Trae Crowder: It was very hard. We talked about it a lot, and we wanted to have representatives from different fields (laughs). The top of the list being Dale Earnhardt was obvious to us, but that might be kind of a generational thing. For our generation, they jumped right out immediately.
Then, we started to talk about country music and southern rock, and we realized that you could write a whole damn book on a lot of those guys, which is why we made that a disclaimer. We just had a phone call and talked it out. We got to a point and said, “Okay. Let’s just go with them. We’ve got to move on.” But, we tried to do it justice.
Melissa Parker (Smashing Interviews Magazine): From your point of view, what’s the worst part about being a southerner, and what’s the best?
Trae Crowder: The thing that I’m most ashamed of is the whole racism stereotype. I understand why it’s there. But, the whole legacy of racism is the one that gives the biggest black eye on the South. I have a personal connection with my uncle being gay, so the homophobic stuff obviously bothers me, too, but that was pretty much a national problem with the South lagging behind the rest of the country. I feel like the rest of the country treats the whole race relations thing as, “It’s worse in the South than anywhere else,” which I don’t really think is fair, but that particular stereotype is probably the one that bothers me the most.
The best thing about the South to me is a tie between our music and our food. I’ve always been of the opinion that the South produces better music and better food than any other region in this country. Music and food are two of my absolute favorite things, so probably that and also how fiercely loyal people are in the South. We’re pretty tribal in the South, which I guess could sometimes be a bad thing, but I feel like we take personal relationships more seriously.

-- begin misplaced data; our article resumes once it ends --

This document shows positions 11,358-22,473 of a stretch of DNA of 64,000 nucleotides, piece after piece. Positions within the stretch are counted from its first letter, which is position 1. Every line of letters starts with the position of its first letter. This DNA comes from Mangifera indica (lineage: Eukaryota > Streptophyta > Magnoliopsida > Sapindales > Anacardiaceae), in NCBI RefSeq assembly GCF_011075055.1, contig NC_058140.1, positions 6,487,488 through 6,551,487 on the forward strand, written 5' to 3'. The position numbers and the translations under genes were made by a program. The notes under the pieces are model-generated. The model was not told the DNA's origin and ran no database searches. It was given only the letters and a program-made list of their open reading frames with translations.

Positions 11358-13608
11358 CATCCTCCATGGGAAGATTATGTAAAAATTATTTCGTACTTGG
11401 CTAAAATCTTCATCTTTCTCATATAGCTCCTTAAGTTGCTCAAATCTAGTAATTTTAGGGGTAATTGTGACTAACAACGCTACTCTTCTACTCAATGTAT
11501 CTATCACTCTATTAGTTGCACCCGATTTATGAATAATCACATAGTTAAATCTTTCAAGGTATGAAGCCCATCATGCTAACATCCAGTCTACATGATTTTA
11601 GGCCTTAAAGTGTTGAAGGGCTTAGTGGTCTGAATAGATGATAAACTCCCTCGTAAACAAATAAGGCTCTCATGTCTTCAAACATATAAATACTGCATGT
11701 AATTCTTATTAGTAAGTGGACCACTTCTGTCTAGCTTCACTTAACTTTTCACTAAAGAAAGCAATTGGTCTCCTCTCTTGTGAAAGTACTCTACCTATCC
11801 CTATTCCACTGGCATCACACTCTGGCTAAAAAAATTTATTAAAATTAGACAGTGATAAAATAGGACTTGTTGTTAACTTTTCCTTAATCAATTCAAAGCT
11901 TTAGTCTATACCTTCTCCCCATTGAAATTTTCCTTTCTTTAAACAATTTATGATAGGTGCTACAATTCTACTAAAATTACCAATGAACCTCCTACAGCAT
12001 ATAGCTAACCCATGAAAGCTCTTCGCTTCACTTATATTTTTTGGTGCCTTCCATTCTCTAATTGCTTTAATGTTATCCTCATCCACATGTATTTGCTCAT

Melissa Parker (Smashing Interviews Magazine): In the book, you open up about being poor and say that most people that come from your circumstances either end up dead or in jail. Why did you take another path?
Trae Crowder: Honestly, I know this isn’t really touched on in the book as much as it should be, but it’s something I’m very cognizant of because it’s something that if I ever get the opportunity to do, I’ll talk a lot more about it in something that’s more personal to me as an individual as opposed to a group thing. I didn’t feel like this book was the right setting to go that far into it.
But, honestly, it’s all because of my dad. He was poor. We were poor, but he was also very supportive of me in a lot of ways. He always stressed the importance of school and doing well and basically just getting the hell out of there (laughs). Where I grew up, many people just did the same thing for a living that their dads did. The dads wanted their sons to do that. It’s a whole cultural thing.
My dad wasn’t really that way because I’ve wanted to be a comedian for years, and he knew that. He always said, “You should. You absolutely should.” But, he also wanted me to go to college, so I did. Going to college and making the grades was the number one thing that allowed me to get out of the situation I was born into. I’ve always thought that education is the single most important factor in mobility in that way.